University of Stirling, UK, and IZA, Germany
IZA World of Labor role
Emeritus Professor of Economics, University of Stirling, UK
Labor market economics, labor costs, working time, human capital, business cycle fluctuations, economics of education, British engineering labor market between 1920 and 1970
Professor of Economics, University of Stirling, 1986–2014; Senior Research Fellow, Science Center, Berlin, 1980–1986
MA Economics, University of Liverpool, 1969
"The decline of paid overtime working in Britain." British Journal of Industrial Relations (Forthcoming) (with D. N. F. Bell).
"Labour productivity during the Great Depression and the Great Recession in UK engineering and metal manufacture." Oxford Economic Papers (2022): 431–452.
"Real wage cyclicality and the Great Depression: Evidence from British engineering and metal working firms." Oxford Economic Papers 65:2 (2013): 197–218 (with J. E. Roberts).
"Forced to be rich? Returns to compulsory schooling in Britain." Economic Journal 120:549 (2010): 1345–1364 (with P. J. Devereux).
“Real wage cyclicality of job stayers, within-company job movers, and between-company job movers.” Industrial and Labor Relations Review 60 (2006): 105–119 (with P. J. Devereux).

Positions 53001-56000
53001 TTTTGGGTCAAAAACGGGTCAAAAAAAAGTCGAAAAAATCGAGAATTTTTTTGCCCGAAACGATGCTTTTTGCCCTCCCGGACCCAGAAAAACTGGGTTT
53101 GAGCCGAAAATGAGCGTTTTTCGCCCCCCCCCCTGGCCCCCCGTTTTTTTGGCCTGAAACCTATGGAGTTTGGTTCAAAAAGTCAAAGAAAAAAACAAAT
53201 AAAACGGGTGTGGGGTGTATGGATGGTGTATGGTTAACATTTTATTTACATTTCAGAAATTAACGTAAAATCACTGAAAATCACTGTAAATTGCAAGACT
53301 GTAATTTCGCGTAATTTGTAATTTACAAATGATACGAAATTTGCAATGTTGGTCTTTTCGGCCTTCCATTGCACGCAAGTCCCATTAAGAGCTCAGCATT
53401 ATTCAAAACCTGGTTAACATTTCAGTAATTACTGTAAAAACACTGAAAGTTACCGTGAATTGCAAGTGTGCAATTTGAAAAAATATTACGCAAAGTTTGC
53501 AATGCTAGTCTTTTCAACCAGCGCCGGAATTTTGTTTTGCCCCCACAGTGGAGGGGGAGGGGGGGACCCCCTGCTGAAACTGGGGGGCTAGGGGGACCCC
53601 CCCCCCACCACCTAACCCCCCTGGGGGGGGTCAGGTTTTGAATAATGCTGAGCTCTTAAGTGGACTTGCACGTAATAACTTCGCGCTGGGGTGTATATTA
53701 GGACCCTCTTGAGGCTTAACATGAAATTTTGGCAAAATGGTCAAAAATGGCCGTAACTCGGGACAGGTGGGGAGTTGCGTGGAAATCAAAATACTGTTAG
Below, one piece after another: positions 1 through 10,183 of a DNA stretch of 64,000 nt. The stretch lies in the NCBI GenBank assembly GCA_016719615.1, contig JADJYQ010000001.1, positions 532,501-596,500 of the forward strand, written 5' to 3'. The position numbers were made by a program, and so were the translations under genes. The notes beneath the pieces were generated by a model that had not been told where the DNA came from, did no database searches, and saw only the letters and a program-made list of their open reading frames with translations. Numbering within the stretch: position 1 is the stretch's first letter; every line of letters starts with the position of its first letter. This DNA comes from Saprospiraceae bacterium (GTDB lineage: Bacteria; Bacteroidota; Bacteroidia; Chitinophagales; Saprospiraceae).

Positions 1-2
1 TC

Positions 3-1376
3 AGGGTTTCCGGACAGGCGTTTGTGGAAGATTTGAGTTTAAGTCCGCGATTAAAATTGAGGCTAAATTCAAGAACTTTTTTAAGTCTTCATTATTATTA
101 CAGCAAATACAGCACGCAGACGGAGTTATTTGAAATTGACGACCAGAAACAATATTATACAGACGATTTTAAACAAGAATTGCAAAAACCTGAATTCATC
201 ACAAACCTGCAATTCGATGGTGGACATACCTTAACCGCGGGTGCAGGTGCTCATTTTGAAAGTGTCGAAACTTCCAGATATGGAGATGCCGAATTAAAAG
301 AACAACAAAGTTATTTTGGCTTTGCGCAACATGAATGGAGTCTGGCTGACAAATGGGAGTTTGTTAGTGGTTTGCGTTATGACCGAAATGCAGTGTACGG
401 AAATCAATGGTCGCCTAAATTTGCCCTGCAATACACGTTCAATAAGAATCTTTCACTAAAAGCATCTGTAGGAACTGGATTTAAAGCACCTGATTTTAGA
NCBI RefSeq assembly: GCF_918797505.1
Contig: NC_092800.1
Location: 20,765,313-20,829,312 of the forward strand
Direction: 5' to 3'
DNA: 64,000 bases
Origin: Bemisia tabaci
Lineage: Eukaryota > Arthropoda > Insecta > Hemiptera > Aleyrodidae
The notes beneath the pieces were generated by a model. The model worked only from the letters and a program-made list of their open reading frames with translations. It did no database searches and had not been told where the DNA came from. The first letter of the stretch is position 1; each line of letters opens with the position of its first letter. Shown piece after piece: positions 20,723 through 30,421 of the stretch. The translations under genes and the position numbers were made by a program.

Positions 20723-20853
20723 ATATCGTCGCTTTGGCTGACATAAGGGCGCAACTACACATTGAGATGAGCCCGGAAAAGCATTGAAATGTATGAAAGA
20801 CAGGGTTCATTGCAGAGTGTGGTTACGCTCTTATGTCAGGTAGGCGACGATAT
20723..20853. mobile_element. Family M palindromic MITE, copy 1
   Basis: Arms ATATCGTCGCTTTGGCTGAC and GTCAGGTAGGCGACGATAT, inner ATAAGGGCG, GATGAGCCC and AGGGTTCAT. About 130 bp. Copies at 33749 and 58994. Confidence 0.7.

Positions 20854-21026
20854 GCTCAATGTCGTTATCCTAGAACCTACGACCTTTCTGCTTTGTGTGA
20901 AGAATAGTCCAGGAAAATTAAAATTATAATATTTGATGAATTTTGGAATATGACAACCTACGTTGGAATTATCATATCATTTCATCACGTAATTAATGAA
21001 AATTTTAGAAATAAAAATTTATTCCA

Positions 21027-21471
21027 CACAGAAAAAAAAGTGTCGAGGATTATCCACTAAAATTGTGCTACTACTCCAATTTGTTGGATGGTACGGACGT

Evaluating the labor market effects of temporary aggregate demand shocks requires analyzing both employment and hours of workRobert A. Hart, February 2023The responses of working hours and employment levels to temporary negative demand shocks like those caused by the Great Recession in 2007–2008 and the Covid-19 pandemic in 2020–2022 have shown that consideration of both is important. Workers’ desired rises in working hours in times of recession also serve to modify the standard measure of unemployment. During Covid-19, both jobs and earnings were temporarily protected among workers forced into short-time work schemes, providing a useful comparison with the provision of improved unemployment insurance to unemployed workers at that time.MoreLess
Incidence of piecework has significantly reduced in advanced industrialized economies—has its decline gone too far?Robert A. Hart, April 2016A pieceworker receives a fixed rate for each unit (“piece”) produced or action performed. In part, the rate reflects a cost of monitoring output. A timeworker receives a fixed wage rate per hour that, in the short term, does not vary with output performance. From the 18th century up to the last third of the 20th century these were the two dominant payment methods in the manufacturing and production industries. Yet, today the incidence of piecework in advanced economies is very small, having lost considerable ground to time rates and to other forms of incentive pay. What caused this transformation, and has the movement away from piecework gone too far?MoreLess